Like a master chef using many and diverse ingredients to serve up a toothsome feast, comedian Alan Committie draws on a bewildering variety of topics, artfully blended by some very tenuous links, to keep his audience chuckling throughout the duration of his latest show.
A combination of intelligence, wit, topicality and a keen sense of the ridiculous is the cornerstone of Committie's recipe for laughter, with that hoariest of tools, the Pun, frequently exploited and seldom failing to serve his purpose. The title of this show already contains two specimens, and as we are in the festive season, Christmas cracker jokes - puns with a groan factor off the planet - are predictably de rigueur.
Lions and wild life, despite the evocative set, have little to do with The Lying King; the nearest Committie comes referencing the musical is to remark how its plot mirrors that of Shakespeare's Hamlet before he goes off on another of many tangents...
It is more the circle of laugh which recurs in this one-hander, and an oft-mentioned circle is the latest addition to the roads around the new Constantia Emporium, to which this comedian appears to have a deep-seated aversion. Cape Town's notorious traffic congestion and its attendant challenges are prime targets for resentment, however comically expressed, so the choice of this confusing traffic roundabout as material for mirth resonates richly with the audience. Not for nothing does the circle of life become the circle of strife.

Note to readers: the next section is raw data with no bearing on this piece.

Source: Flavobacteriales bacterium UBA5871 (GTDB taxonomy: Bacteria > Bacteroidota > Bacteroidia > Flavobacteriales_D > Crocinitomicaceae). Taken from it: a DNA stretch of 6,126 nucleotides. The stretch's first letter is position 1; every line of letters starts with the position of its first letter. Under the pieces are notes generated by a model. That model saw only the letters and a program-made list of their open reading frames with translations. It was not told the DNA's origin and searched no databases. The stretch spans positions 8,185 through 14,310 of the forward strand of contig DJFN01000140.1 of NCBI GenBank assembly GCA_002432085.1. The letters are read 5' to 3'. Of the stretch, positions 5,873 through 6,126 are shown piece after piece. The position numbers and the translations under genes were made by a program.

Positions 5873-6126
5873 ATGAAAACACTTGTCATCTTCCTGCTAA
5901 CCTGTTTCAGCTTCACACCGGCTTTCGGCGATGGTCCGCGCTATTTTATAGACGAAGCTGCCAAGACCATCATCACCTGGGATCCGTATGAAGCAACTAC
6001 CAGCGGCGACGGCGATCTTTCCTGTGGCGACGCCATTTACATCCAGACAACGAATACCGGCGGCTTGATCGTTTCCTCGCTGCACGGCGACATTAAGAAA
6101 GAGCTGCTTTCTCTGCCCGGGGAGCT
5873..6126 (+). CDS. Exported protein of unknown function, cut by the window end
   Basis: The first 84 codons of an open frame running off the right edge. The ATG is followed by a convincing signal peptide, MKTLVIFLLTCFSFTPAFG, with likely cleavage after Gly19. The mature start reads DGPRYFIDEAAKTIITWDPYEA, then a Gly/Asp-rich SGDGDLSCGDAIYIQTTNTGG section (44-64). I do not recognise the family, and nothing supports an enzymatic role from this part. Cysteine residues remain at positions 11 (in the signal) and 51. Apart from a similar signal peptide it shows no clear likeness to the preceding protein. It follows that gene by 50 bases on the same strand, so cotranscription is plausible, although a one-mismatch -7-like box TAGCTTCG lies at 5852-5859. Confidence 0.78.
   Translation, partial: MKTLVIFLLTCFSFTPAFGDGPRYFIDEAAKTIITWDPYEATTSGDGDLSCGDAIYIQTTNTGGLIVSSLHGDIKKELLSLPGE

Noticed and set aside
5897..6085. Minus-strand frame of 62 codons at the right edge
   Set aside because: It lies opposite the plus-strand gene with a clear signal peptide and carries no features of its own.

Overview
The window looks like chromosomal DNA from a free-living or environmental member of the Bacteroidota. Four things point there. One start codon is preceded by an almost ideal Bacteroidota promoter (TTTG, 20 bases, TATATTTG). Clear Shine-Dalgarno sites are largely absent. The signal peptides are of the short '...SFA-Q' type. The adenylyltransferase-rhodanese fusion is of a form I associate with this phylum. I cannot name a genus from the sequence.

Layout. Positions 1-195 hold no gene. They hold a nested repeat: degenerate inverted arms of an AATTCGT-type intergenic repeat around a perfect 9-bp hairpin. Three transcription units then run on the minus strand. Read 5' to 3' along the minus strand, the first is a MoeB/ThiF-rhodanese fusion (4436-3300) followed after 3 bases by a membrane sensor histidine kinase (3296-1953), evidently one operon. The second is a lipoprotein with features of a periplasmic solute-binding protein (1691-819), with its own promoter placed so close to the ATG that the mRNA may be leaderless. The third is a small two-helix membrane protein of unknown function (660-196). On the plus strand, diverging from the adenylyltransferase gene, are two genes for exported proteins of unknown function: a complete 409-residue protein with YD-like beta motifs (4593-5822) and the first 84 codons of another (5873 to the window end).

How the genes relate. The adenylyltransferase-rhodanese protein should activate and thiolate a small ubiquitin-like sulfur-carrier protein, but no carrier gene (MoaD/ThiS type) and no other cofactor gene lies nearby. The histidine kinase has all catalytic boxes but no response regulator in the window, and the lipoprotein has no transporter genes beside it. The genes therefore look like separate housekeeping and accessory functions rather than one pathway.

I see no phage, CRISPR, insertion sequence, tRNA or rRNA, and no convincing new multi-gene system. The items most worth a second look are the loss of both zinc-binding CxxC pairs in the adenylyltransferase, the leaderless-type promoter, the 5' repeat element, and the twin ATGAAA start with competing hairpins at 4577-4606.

Trump-bashing is inevitable, as are uncomplimentary remarks about mobile phone servers (Vodacom) retail stores (Woolworths), fake news, and the excesses of modern art. A contemporary masterpiece of installation (a banana taped to a wall and cunningly illuminated for a staggering sum of Euros) is replete with irony, and Committie cannot resist the temptation to compete with some creations of his own, like an apple stuck on a nail in the wall.
An element of structure is added to this happy farrago by several leitmotifs, among them gentle victimization of a couple of audience members, repeated attempts to impress with newly-acquired prowess on the keyboard, and glee at the occasional new joke to be stored for later use.
Tried and tested favourites in Committie shows, such as contrived associations evolving out of a single word (in this case, "dishonesty"), with a little help from faux Latin, as well as suburb-bashing and critiques of applause, are not wanting. What is new is a brilliant display of flags (more puns) to narrate the course of a love-affair, and - best of all - some Committie wisdom concerning the paradox of less knowledge amid more information in our technologically dependent society.
Thought-provoking, relevant, and mostly joyous, this is vintage Alan Committie delivered with skillful direction from Christopher Weare.
The Lying King (Circle of Laugh)
Director: Christopher Weare
Cast: Alan Committie
Venue: Theatre on the Bay, until January 25